FEW NEWS EVENTS can unleash more schadenfreude within the security community than watching a notorious firm of hackers-for-hire become a hack target themselves. In the case of the freshly disemboweled Italian surveillance firm Hacking Team, the company may also serve as a dark example of a global surveillance industry that often sells to any government willing to pay, with little regard for that regime's human rights record.
On Sunday night, unidentified hackers published a massive, 400 gigabyte trove on BitTorrent (peer-to-peer file sharing) of internal documents from the Milan-based Hacking Team, a firm long accused of unethical sales of tools that help governments break into target computers and phones. The breached trove includes executive emails, customer invoices and even source code; the company's twitter feed was hacked, controlled by the intruders for nearly 12 hours, and used to distribute samples of the company's hacked files. The security community spent Sunday night picking through the spy firm's innards and in some cases finding what appear to be new confirmations that Hacking Team sold digital intrusion tools to authoritarian regimes. Those revelations may be well timed to influence an ongoing U.S. policy debate over how to control spying software, with a deadline for public debate on new regulations coming this month.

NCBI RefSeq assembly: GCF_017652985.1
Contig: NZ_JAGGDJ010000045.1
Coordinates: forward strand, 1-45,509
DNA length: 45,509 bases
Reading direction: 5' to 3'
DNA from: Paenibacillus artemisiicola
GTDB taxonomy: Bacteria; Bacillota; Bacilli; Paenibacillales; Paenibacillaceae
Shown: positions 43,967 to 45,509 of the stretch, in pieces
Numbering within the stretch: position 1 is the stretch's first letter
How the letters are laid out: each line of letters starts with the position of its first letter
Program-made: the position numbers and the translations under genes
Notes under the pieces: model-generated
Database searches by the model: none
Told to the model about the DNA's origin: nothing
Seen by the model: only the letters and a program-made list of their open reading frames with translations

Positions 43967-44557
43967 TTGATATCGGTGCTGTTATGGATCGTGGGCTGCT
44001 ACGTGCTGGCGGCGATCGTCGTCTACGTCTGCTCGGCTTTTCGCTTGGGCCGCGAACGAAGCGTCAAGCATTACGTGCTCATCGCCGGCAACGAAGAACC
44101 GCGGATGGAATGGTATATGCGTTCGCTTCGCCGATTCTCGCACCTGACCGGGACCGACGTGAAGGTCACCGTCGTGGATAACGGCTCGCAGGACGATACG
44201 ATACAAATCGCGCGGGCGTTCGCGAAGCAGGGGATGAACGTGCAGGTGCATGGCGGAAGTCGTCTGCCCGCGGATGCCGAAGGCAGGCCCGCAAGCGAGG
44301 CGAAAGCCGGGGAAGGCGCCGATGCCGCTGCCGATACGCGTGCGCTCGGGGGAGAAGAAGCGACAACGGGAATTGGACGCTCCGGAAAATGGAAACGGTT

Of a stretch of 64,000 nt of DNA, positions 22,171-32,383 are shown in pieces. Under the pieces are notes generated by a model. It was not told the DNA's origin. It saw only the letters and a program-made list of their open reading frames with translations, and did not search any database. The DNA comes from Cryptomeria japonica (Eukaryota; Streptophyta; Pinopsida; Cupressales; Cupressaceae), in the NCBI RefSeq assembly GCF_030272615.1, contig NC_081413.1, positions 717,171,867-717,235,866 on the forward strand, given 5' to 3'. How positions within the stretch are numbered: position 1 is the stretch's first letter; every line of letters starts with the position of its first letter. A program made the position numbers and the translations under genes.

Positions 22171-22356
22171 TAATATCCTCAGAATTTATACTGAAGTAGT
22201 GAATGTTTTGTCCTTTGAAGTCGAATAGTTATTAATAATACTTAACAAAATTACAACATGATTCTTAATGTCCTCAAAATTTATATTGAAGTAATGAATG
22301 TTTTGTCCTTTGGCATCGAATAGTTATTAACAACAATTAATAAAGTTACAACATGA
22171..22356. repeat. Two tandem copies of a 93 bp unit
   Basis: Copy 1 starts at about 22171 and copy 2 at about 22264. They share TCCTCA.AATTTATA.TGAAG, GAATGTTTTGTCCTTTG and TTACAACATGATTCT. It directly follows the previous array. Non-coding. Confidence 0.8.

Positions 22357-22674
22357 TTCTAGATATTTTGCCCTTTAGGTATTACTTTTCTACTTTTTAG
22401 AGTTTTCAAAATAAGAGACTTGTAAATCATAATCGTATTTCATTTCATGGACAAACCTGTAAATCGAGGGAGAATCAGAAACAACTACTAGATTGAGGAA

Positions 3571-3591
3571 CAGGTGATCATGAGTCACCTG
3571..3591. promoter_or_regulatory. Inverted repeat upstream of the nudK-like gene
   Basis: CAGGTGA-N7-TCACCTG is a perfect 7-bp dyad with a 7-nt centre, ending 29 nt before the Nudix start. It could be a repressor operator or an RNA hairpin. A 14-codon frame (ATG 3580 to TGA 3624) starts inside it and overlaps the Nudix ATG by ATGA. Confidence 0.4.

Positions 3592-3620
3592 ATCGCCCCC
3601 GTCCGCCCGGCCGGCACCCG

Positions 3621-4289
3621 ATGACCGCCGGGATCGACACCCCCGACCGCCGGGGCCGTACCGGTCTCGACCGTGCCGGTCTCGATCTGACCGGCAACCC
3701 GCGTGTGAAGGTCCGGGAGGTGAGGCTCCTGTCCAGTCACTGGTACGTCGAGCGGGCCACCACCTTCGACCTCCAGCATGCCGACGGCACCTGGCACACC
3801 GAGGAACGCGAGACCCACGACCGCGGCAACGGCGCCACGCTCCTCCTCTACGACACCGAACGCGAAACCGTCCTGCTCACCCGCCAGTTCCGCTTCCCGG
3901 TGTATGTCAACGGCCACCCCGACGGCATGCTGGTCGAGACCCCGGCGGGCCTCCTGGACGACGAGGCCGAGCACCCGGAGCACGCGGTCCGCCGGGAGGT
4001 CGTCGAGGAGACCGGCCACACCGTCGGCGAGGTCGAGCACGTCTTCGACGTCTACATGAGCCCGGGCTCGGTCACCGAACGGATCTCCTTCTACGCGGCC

One document pulled from the breached files, for instance, appears to be a list of Hacking Team customers along with the length of their contracts. These customers include Azerbaijan, Bahrain, Egypt, Ethiopia, Kazakhstan, Morocco, Nigeria, Oman, Saudi Arabia, Sudan, and several United States agencies including the DEA, FBI and Department of Defense. Other documents show that Hacking Team issued an invoice to Ethiopia's Information Network Security Agency (the spy agency of a country known to surveil and censor its journalists and political dissidents) for licensing its Remote Control System, a spyware tool. For Sudan, a country that's the subject of a UN embargo, the documents show a $480,000 invoice to its National Intelligence and Security Services for the same software.
"These are the equivalents of the Edward Snowden leaks for the surveillance industry," says Eric King, the deputy director of Privacy International. "There are few countries [Hacking Team] aren't willing to sell to. There are few lines they aren't willing to cross."